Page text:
We aim to establish the TEA Project as the preferred development platform for developers entering the web3 space. We are confident that the simplicity of our tech stack will attract developers, eliminating the need to learn new languages or blockchain concepts. This allows them to leverage the advantages of decentralization and data privacy offered by Web3 while deploying within a 3-tier architecture they are already familiar with.

Peer to peer application architecture

Besides typical three-tier applications, peer-to-peer applications are popular in the Web3 world. These applications are designed to be fully self-contained, which means almost all logic runs inside the client as a so-called "protocol". Therefore, they involve very little or zero server-side support. TEA Project fully supports this type of new Web3-oriented application architecture. TEA Project has integrated the payment channel protocol, which is similar to BTC's Lightning Network. Use WebRTC-based TEA Party as an example, the only two server-involved places the host peer or guests' peers are 1. signaling (peers discovery) 2. payment channel setup & settlement. All the video/audio data is transferred between the host peer and guests' peers directly. In case the TEA Party hosting node is accidentally down during the call, none of the peers will notice, and their payment won't be affected.

Realtime collaborative application architecture

Real-time collaborative applications are similar to the three-tier architecture but require socket connections between the server and peers so that all peers can receive real-time updates on the latest state. This type of application is most commonly seen as multiplayer games, collaborative document editing tools, etc. Because the state of the application is constantly updated and requires pushing updates to the client peers in real-time. Traditional three-tiers or blockchain can hardly handle. TEA Project has a specially designed protocol to deal with this situation:

  • The hosting node (where the app server logic runs) maintains a real-time, instantly updating state that syncs with all client peers in real-time.

  • The state machine nodes (which maintain the consensus of the ledger) sync state with hosting nodes periodically with a slight delay to compensate for proof-of-time consensus. Final settlement transactions are handled by the state machine after the slight delay. This is an acceptable compromise because final settlements won't occur in real-time; they usually happen when a user tops up (joins) or withdraws (leaves).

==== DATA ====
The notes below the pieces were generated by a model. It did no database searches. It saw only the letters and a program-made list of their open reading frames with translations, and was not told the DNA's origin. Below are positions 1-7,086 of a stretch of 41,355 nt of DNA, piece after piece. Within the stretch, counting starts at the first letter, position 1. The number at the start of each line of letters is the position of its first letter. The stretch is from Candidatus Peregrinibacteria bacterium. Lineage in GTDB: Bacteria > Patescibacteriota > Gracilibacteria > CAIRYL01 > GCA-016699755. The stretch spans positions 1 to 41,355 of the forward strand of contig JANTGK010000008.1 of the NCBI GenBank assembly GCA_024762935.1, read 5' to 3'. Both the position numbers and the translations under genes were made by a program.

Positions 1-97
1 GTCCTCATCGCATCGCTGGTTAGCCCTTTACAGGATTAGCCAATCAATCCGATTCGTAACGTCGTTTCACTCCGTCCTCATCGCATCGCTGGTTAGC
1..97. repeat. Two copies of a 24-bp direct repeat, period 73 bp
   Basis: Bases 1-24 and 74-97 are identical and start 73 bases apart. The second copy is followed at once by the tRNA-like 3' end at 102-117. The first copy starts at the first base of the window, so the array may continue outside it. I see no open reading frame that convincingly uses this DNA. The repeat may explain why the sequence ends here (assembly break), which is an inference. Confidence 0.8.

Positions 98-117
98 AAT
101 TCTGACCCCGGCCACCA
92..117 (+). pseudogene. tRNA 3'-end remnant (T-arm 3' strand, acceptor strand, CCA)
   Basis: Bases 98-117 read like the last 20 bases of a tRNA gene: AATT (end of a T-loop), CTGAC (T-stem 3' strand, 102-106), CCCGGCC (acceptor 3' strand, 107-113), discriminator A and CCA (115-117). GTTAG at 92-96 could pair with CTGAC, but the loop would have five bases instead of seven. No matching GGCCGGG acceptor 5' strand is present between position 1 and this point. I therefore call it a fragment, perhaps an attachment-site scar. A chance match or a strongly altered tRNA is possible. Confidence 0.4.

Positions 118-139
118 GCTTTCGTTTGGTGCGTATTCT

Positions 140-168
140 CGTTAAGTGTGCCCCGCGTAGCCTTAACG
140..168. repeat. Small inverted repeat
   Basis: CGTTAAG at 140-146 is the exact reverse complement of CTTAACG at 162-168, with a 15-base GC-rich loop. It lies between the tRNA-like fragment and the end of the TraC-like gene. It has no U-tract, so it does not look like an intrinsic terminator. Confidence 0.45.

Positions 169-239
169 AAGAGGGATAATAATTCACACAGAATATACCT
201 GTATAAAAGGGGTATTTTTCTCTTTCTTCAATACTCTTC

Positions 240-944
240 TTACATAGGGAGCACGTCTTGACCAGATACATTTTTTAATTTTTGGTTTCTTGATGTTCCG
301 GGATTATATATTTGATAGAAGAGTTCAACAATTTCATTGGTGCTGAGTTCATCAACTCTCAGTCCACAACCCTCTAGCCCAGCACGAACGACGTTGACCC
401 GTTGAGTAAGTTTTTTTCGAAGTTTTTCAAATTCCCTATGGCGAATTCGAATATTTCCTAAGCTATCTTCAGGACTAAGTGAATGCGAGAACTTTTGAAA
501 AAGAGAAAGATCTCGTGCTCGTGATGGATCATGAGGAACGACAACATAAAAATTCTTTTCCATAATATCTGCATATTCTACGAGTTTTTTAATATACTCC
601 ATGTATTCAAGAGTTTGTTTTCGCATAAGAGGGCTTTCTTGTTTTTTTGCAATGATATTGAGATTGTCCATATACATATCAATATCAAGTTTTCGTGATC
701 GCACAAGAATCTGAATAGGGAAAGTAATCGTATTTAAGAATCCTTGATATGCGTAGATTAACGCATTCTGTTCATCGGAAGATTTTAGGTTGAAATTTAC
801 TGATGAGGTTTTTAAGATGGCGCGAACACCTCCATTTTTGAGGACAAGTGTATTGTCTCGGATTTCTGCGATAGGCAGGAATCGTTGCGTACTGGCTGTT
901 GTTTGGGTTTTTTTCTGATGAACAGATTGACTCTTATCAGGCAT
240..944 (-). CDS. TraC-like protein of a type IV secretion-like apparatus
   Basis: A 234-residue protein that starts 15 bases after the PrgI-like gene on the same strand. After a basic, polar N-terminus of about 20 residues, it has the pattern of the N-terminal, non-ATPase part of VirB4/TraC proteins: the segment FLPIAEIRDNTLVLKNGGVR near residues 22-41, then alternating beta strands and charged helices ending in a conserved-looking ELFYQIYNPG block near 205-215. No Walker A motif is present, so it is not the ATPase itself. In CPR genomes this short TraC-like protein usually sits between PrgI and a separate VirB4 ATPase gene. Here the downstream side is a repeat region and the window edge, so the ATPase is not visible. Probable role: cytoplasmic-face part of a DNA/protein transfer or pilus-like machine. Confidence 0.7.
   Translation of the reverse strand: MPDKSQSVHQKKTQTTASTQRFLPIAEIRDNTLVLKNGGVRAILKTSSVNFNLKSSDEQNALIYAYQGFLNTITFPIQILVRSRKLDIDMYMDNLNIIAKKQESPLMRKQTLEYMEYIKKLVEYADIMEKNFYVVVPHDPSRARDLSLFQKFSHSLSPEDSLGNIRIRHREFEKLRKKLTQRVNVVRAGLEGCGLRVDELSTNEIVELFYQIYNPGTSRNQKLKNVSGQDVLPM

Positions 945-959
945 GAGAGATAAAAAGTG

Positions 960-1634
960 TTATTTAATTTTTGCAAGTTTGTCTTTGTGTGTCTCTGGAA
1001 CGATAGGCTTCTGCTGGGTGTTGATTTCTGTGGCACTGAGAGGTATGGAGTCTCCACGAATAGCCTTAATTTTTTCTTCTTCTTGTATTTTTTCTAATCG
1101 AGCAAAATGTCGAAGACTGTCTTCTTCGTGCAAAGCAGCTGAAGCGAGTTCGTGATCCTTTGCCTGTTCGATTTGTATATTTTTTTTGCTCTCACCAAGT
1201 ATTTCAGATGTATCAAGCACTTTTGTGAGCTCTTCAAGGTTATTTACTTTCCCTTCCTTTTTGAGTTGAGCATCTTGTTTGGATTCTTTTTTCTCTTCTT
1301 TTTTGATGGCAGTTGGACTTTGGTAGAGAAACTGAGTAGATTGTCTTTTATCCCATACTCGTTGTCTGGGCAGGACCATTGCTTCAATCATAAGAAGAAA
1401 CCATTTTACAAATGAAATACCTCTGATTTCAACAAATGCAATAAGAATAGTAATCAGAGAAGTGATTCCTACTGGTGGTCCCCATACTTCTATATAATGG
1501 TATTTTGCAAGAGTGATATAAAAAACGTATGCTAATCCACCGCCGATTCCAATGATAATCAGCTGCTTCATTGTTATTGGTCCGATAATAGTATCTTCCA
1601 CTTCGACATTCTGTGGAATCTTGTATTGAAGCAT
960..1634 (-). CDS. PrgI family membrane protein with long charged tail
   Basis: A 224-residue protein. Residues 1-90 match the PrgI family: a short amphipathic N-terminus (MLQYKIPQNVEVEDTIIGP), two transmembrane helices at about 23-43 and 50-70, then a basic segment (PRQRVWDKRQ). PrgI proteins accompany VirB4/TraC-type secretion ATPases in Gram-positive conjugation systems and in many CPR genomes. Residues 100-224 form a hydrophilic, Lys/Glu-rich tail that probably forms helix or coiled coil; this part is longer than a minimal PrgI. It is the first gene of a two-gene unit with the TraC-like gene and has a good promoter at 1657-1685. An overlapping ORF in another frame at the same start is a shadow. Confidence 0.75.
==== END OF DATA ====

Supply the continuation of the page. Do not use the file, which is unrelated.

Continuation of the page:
This protocol is under development (Dec 2023).


In the TEA Project, dApps run WebAssembly (Wasm) code within the hardware-protected enclaves of the compute nodes. The use of Wasm in TEA allows developers to utilize their preferred programming language, simplifying the deployment of apps to web3 through the TEA Project. Furthermore, developers familiar with the front-end / back-end / database tiers of cloud computing will recognize these components in the TEA Project. While TEA Project TApps adhere to the same three-tier architecture common in cloud computing (presentation tier, app tier, and database tier), they operate fully decentralized.

Applications can achieve optimal performance on the TEA Project's compute layer because, from the app's perspective, it mirrors a standard three-tier cloud computing architecture. Developers do not require specialized knowledge of blockchain or consensus algorithms to benefit from decentralization and security within the TEA Project's 2-layer blockchain. They only need to set WebAssembly as their code compilation target while continuing to use their preferred programming languages.

Relationship with blockchains

Unlike typical Layer 2 solutions built on top of blockchains, TEA Project does not "roll-up" state to Layer 1. Instead, TEA Project stores its own state within the hardware enclaves between state machine nodes to enhance security and confidentiality. It doesn't bind to any specific blockchain as Layer 1 but relies on the blockchain to store trusted data and crucial financial transactions for security. Currently, Ethereum serves as the Layer 1 for TEA Project.

TEA Project relies on Ethereum for the following purposes:

  • Top-up (deposit) or withdraw ERC20 assets to/from the Ethereum chain

  • TEA token is an ERC20 token, and CML is an ERC721 token, both residing on the Ethereum chain

  • Smart contracts are employed to enforce miners' compliance with SLA and security requirements

Other blockchains, such as BTC, DOT, etc., are planned to be added as alternative Layer 1 solutions.